Psychosocial support is being provided to surveillance teams by care and communication teams, during epidemiological investigations and water, sanitation and hygiene (WASH) teams in order to help in situations of community resistance.
Routine psychosocial activities include interviews and individual psychological support, psychological follow up and community reintegration of cured patients and those designated as non-cases, and their caregivers.
An Ebola survivor programme, adapted from that offered in Equateur Province, is being established and mental health and psychosocial supported activities are underway in affected health zones.
Risk communication, social mobilization and community engagement
The Ministry of Health with support from UNICEF, WHO, the Red Cross and other partners are working to scale up risk communication and community engagement work in local leaders and community networks Beni and Butembo.
In Butembo, the risk communication and community engagement teams joined a gathering of over 500 religious leaders over the weekend to brief them on Ebola prevention and control measures. A workshop was this week held with 40 traditional healers to engage them on Ebola prevention and encourage referral of their patients with Ebola-like symptoms to treatment facilities. Meetings are also held with indigenous leaders to urge for their support on Ebola prevention and control.
In Beni, in preparation for the re-opening of schools in the new term on 3 September 2018, activities were held involving teachers and parents on Ebola prevention. To better engage the youth in the Ebola response, a training of 23 youth leaders was held earlier this week, in collaboration with the Scouts Association.
Testimonies of survivors are being broadcasted on radio and by outreach teams to build trust and encourage early care. The 122 people who were tested negative or discharged from health facilities were briefed on their roles to support Ebola awareness and to demystify negative perception around Ebola treatment facilities.
A total of 387 motorcycle transporters were briefed in Beni, Mangina and Mandima health zones on the dangers of transporting patients suspected of suffering from EVD.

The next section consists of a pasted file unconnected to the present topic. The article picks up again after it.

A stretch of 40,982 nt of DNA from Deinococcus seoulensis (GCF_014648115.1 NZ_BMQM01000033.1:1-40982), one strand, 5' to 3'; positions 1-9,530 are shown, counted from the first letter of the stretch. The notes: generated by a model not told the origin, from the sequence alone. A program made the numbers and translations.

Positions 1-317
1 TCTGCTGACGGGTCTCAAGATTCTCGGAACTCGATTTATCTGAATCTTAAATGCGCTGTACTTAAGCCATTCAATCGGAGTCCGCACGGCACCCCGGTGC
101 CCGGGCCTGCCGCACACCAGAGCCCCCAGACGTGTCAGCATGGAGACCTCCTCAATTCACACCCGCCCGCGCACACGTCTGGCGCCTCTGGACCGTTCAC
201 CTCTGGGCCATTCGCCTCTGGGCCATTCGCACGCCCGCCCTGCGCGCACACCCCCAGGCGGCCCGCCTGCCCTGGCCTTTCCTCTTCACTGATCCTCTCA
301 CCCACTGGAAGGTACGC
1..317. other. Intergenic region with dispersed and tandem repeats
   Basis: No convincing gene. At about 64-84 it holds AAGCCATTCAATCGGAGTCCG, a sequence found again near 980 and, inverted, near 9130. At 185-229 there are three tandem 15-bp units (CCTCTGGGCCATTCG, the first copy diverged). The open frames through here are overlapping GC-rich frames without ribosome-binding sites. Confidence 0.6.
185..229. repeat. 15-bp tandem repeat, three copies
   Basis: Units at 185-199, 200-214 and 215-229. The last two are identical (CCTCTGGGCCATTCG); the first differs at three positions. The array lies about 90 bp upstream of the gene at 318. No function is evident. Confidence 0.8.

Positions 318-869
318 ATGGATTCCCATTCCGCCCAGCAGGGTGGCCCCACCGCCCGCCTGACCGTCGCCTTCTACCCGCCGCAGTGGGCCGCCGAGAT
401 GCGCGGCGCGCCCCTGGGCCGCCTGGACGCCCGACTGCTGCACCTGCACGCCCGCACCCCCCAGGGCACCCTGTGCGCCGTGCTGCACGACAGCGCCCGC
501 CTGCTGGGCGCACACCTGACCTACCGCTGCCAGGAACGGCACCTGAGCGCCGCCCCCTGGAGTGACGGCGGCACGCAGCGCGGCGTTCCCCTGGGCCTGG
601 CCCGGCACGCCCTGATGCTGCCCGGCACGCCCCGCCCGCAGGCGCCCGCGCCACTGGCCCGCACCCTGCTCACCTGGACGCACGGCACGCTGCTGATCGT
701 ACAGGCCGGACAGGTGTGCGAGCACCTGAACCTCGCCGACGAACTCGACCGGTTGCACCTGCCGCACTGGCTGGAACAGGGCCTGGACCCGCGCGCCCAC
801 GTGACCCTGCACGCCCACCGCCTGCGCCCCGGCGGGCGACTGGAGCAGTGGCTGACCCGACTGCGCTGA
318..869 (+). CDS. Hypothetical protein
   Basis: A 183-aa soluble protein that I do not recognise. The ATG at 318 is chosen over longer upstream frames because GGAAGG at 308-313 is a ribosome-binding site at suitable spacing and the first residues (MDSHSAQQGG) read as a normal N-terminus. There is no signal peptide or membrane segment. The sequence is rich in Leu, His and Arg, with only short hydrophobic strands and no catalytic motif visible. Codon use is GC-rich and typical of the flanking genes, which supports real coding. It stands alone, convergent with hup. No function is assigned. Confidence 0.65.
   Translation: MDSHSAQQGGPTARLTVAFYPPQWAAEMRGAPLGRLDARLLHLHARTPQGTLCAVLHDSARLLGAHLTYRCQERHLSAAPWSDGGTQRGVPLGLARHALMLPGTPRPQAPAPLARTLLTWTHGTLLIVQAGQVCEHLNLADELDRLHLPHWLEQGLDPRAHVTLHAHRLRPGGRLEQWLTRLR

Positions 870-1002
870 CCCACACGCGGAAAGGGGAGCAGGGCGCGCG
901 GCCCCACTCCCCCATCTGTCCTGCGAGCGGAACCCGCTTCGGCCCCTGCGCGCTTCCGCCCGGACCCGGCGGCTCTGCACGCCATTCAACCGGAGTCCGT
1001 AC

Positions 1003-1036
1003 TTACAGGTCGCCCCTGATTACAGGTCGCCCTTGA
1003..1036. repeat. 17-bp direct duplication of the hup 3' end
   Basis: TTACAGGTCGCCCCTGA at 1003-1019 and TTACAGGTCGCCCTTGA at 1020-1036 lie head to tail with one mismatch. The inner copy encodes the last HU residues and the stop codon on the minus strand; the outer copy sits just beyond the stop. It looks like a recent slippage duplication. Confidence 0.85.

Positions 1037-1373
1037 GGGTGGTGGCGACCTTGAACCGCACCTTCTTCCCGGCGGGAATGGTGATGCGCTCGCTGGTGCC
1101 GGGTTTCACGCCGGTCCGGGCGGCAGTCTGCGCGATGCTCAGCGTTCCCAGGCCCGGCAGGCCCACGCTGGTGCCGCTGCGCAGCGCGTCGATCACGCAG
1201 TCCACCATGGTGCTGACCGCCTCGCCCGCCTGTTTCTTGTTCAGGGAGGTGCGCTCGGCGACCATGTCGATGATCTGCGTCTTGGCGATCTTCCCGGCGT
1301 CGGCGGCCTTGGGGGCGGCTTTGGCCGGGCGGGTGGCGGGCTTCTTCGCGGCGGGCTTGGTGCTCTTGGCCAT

The Red Cross has 100 trained volunteers across Beni, Mangina and Oicha, who are supporting community engagement efforts and is refining a rumour tracking system to inform localized community engagement approaches. As of 26 August 2018, Red Cross volunteers have reached over 19 000 people in Beni, Mangina and Oicha with community engagement messages. Further the Red Cross team has trained outreach persons from the PSS commission in Beni, to facilitate better communication on SDB by psychosocial support workers in the communities. In addition, there is training of religious leaders in Beni area to enable increased understanding and acceptance of SDB.
A total of five ambulances and the first batch of 34 motorcycles reached Beni city on 17 August 2018.
Implementation of and resource mobilization for the joint strategic response plan, approved by the Minister of Health of the Democratic Republic of the Congo, is progressing well, in collaboration with the national authorities and all partners.
In addition to the ongoing response activities within outbreak affected areas, the MoH, WHO and partners will be implementing a 30-day strategic plan to ensure that operational readiness measures against EVD are strengthened in all provinces of the Democratic Republic of the Congo. The first phase of implementation will prioritise six provinces at highest risk of case importations: South Kivu, Maniema, Ituri, Tanganika, Haut Uele and Bas Uele. The main objective is to ensure that these provinces implement essential operational readiness measures, including enhancing surveillance, IPC and social mobilization to mitigate, rapidly detect, investigate and effectively respond to a possible outbreak of EVD.
The WHO Regional Office for Africa has prioritized Burundi, Rwanda, South Sudan and Uganda to enhance operational readiness and preparedness. These countries were prioritised based on their capacity to manage EVD and viral haemorrhagic fever (VHF) outbreaks, and their connections and proximity to the areas currently reporting EVD cases. Extensive preparedness efforts are underway by the respective Ministries of Health, national partners and stakeholders, and global partners.
WHO and partners are deploying Preparedness Support Teams to these countries and other neighbouring countries, as was done during the previous EVD outbreak in Equateur Province.
GOARN partners have provided 56 offers of technical support for preparedness and readiness activities in non-affected provinces of Democratic Republic of the Congo and in neighbouring countries.
The regional office has updated the regional preparedness plan and reprioritized neighbouring countries based on proximity to North Kivu, the current EVD epicentre.
The new prioritizations are as follows: Priority 1: Rwanda, Uganda, South Sudan and Burundi; Priority
2: Angola, Congo, Central African Republic, Tanzania, Zambia;
The regional office has facilitated the deployment of nine experts and is in the process of deploying an additional 15 experts to 10 countries including the Democratic Republic of the Congo for EVD preparedness activities.